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Defining Employee Engagement

This excerpt from "Finding a Definition of Employee Engagement" was written by John Gibbons as part of an Executive Action Series report by The Conference Board in June.

Tuesday, January 1, 2008
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Becoming a Skillful Manager of Employee Engagement -- Making Informed Decisions

The various definitions of employee engagement within the research literature, along with the large number of drivers that have been identified as the primary causes for engagement, clearly illustrate the wide variety of perspectives that are represented by both researchers and consultants. With this in mind, it is important to understand that selecting a consulting service to assist one's company in developing and implementing an employee engagement strategy requires an understanding of the built-in assumptions that each consulting firm brings with them.

Business leaders who are in the process of selecting a firm to help them develop and implement their employee-engagement strategies need to be discriminating and informed consumers. There are a number of points to keep in mind when considering these services:

1. There is no sole authority or single definition that represents the right or wrong way of thinking about employee engagement. One should choose the definition and set of intervention strategies for employee engagement that best align with the company's overall corporate and human capital goals. Companies should also understand that these goals, and therefore the engagement strategy, will change over time.

2. Because there really isn't strong consensus among consulting firms and thought leaders about the definition or drivers of employee engagement, business leaders should not let any particular consulting firm convince them that there is only one way to define and measure it. They should shop around for a firm whose brandable approach best aligns with their company's goals.

3. The definition for "employee engagement" that a company chooses will also influence how it measures employee engagement. Think about the axiom, "if the only tool you have is a hammer, you are likely to see a lot of nails." Be sure that both the operational definition and your employee survey tools are aligned to the company's overall human capital strategies.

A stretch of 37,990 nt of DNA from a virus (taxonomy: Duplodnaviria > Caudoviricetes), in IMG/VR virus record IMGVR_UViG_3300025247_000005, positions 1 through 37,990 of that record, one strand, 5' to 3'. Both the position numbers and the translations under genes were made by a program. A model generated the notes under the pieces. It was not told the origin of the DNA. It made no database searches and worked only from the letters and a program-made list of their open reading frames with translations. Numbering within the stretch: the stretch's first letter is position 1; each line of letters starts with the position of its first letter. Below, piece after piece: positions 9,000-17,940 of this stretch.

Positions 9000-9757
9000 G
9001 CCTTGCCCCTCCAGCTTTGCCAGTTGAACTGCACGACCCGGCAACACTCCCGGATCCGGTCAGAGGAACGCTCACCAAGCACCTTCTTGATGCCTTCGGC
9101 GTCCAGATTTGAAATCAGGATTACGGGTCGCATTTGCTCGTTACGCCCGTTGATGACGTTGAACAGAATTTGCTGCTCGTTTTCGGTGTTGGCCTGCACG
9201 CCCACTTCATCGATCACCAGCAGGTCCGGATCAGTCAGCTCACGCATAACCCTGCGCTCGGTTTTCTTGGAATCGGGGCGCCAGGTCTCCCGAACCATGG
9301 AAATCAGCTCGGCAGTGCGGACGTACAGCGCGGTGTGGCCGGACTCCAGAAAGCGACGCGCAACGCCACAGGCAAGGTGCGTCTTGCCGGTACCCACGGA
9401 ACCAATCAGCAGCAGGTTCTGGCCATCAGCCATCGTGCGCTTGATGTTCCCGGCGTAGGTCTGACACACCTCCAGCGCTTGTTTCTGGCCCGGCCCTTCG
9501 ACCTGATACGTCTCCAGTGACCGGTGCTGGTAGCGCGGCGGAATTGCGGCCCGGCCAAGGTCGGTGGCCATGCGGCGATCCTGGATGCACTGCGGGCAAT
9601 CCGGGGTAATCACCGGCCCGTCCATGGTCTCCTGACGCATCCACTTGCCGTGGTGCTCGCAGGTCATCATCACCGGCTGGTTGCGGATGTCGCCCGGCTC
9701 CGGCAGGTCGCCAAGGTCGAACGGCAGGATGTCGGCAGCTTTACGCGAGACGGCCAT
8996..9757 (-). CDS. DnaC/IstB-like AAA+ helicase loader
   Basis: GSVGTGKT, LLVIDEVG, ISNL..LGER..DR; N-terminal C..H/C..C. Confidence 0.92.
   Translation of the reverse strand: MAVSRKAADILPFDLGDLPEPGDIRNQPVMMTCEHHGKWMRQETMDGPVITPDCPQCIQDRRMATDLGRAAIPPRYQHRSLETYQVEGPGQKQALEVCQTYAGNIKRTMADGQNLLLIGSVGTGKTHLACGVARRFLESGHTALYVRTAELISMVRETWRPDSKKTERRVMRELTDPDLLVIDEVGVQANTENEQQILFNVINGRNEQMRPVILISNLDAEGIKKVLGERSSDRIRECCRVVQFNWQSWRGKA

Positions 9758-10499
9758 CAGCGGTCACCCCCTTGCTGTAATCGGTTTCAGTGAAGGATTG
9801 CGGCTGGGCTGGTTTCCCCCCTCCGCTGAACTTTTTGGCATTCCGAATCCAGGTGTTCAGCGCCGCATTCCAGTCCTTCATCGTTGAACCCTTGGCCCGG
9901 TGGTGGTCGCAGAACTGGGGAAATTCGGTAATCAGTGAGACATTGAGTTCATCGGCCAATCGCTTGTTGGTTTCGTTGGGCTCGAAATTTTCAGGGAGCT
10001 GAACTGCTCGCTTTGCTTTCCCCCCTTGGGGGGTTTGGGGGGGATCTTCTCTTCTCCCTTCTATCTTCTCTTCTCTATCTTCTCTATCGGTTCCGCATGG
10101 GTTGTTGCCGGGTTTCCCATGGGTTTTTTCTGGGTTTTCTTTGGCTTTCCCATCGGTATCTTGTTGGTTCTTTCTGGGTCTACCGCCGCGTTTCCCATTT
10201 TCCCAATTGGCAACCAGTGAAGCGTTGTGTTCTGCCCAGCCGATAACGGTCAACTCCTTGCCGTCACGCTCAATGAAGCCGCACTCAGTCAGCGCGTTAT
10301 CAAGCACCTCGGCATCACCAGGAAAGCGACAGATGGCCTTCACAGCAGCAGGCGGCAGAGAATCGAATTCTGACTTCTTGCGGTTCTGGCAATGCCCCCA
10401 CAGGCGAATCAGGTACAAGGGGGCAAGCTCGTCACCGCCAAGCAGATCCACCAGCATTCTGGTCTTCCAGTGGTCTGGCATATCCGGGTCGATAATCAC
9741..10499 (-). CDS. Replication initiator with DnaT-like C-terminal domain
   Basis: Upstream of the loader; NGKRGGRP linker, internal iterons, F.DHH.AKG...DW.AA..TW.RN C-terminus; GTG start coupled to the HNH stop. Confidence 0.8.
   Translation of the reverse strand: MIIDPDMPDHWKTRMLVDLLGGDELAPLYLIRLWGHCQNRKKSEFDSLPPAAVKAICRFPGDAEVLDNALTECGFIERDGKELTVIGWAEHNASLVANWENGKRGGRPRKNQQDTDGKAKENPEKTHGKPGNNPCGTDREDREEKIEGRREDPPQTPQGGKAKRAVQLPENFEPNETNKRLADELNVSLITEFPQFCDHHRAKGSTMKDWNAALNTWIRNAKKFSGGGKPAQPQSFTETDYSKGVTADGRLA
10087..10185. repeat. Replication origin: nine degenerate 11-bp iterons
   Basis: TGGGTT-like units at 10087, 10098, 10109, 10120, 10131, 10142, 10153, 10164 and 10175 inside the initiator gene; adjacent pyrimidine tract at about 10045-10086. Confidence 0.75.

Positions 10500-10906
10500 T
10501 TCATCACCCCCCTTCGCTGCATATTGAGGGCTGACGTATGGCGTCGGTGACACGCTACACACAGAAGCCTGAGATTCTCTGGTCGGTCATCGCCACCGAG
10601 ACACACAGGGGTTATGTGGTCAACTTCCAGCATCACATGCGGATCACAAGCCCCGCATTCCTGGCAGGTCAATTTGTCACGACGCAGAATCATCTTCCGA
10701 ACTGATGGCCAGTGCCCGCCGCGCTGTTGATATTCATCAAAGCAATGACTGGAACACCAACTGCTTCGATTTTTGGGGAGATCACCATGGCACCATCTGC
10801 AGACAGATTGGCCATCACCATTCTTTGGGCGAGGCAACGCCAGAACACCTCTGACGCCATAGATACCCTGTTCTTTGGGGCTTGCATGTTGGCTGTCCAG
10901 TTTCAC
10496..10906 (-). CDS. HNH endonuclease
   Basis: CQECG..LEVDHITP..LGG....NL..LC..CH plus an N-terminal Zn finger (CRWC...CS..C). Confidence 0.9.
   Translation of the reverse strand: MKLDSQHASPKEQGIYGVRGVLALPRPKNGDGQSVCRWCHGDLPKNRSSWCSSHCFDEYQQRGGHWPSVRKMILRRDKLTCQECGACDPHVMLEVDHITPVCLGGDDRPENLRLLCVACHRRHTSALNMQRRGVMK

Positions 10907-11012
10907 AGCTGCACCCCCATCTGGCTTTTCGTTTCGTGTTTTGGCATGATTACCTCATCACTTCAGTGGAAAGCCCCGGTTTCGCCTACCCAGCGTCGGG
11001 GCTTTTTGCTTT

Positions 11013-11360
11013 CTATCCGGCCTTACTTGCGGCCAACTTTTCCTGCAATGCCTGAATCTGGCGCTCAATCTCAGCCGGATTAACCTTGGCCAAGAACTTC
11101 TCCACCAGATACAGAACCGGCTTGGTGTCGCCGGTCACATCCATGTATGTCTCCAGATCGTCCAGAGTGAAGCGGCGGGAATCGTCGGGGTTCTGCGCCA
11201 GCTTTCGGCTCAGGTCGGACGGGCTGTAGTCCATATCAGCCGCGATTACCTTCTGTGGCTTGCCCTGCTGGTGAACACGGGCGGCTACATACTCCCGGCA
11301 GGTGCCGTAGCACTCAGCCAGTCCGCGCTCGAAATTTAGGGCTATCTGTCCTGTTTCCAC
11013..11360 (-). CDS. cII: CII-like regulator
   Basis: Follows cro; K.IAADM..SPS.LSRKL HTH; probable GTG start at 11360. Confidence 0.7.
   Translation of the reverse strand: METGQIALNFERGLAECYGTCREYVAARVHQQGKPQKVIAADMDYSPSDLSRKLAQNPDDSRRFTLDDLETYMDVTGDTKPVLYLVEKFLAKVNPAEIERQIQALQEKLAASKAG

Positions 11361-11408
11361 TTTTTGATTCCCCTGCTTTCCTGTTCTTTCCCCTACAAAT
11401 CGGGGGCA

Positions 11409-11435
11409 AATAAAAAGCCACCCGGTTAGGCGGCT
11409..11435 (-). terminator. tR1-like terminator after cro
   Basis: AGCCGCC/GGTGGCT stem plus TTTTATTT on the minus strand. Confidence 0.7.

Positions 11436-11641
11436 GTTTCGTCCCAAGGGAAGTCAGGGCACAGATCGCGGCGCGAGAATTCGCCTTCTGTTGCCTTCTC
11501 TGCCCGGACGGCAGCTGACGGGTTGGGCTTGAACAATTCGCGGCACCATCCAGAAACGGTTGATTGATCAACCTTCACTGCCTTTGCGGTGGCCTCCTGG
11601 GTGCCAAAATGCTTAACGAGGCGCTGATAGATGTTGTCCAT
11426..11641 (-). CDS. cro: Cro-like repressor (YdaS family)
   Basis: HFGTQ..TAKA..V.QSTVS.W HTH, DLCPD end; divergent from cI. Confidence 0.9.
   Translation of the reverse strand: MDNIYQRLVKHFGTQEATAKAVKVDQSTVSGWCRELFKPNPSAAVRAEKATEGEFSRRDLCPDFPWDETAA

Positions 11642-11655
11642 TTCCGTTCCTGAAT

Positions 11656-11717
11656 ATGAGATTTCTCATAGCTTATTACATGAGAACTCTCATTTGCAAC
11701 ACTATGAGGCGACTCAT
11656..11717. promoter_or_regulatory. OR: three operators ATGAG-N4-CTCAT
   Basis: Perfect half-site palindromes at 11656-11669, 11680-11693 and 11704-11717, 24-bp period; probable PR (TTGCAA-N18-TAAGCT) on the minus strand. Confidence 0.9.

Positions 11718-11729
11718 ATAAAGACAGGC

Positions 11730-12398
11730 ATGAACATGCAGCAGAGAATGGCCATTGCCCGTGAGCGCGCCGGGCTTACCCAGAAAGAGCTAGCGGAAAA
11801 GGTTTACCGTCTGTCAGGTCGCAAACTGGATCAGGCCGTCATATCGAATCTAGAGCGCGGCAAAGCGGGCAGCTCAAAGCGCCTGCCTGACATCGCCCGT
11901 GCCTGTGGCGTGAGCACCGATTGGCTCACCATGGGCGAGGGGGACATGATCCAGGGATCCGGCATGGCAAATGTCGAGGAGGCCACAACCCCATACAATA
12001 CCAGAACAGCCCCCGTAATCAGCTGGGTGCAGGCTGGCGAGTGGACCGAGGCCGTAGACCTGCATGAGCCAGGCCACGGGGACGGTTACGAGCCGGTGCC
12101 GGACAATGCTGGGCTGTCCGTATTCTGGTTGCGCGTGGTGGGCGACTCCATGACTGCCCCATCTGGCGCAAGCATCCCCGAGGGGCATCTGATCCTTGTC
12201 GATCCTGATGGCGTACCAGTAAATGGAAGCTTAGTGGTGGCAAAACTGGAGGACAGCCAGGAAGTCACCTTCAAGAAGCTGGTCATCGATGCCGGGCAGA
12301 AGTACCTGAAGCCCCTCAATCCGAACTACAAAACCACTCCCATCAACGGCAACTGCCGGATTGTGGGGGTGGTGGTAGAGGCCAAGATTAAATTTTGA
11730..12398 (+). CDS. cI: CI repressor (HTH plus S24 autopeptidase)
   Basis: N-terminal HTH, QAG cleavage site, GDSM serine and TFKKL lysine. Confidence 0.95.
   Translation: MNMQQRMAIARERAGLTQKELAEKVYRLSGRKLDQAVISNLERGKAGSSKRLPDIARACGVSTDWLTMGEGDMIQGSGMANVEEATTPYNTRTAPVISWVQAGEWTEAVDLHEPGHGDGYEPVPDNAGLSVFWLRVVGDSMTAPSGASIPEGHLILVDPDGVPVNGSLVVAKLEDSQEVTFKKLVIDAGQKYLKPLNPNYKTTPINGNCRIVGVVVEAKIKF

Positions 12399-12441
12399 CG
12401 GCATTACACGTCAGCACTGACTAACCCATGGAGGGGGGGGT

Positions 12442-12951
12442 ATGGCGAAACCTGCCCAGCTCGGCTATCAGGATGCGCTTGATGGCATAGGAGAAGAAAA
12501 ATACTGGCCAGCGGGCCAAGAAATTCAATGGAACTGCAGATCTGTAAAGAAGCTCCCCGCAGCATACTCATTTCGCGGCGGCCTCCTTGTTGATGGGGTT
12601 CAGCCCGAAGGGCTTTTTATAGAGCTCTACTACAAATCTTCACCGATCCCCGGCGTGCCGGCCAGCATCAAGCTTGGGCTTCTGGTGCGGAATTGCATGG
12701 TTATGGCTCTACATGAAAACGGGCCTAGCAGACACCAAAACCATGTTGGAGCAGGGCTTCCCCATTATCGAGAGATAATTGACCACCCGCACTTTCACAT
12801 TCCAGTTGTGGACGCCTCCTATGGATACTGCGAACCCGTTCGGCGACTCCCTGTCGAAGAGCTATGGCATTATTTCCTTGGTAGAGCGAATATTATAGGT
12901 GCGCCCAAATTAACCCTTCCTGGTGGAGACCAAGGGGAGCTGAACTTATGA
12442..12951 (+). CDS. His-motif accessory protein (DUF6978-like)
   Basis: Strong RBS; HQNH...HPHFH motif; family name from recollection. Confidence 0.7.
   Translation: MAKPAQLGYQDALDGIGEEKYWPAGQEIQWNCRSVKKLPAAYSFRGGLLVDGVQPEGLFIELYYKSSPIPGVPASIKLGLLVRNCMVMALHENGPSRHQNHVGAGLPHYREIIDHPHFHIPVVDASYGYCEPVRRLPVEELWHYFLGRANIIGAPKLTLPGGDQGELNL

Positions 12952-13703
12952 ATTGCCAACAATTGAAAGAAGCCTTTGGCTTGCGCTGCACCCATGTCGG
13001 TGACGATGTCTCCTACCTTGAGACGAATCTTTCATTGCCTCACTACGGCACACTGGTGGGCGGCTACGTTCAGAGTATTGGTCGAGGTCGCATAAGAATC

4. Be careful about benchmarking employee-engagement scores with other companies?even those within the same industry. The company's unique goals should determine its operational definition of employee engagement. In turn, this definition will determine how and what it measures about its employees.

5. Culture matters. Organizational considerations are important, but so is the cultural context of the countries and local communities in which the company operates. There are a lot of unanswered questions related to crosscultural dynamics of employee engagement in the research literature (which are the subject of current research at The Conference Board), so care should be given to align the company's employee engagement strategies with both its internal and external environments.

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It is clear that the definition one uses for employee engagement has profound implications for how one's company will measure it and act to improve it. Regardless of whether a company chooses to use an outside consulting firm to help it to develop its employee engagement strategies, there are multiple and often competing definitions from which to choose.

Defining employee engagement is a challenge to practitioners, consultants, and academics alike. By understanding that there is not a strong consensus about the specifics, human capital managers can be wise consumers by selecting operational definitions that align with their particular companies' overall strategies. Ultimately, the question for the company is not "What is employee engagement?" but, rather, "What is employee engagement to us?"

Reprinted with permission of The Conference Board (www.conference-board.org), a not-for-profit business research organization with offices in New York, Brussels, and Hong Kong.

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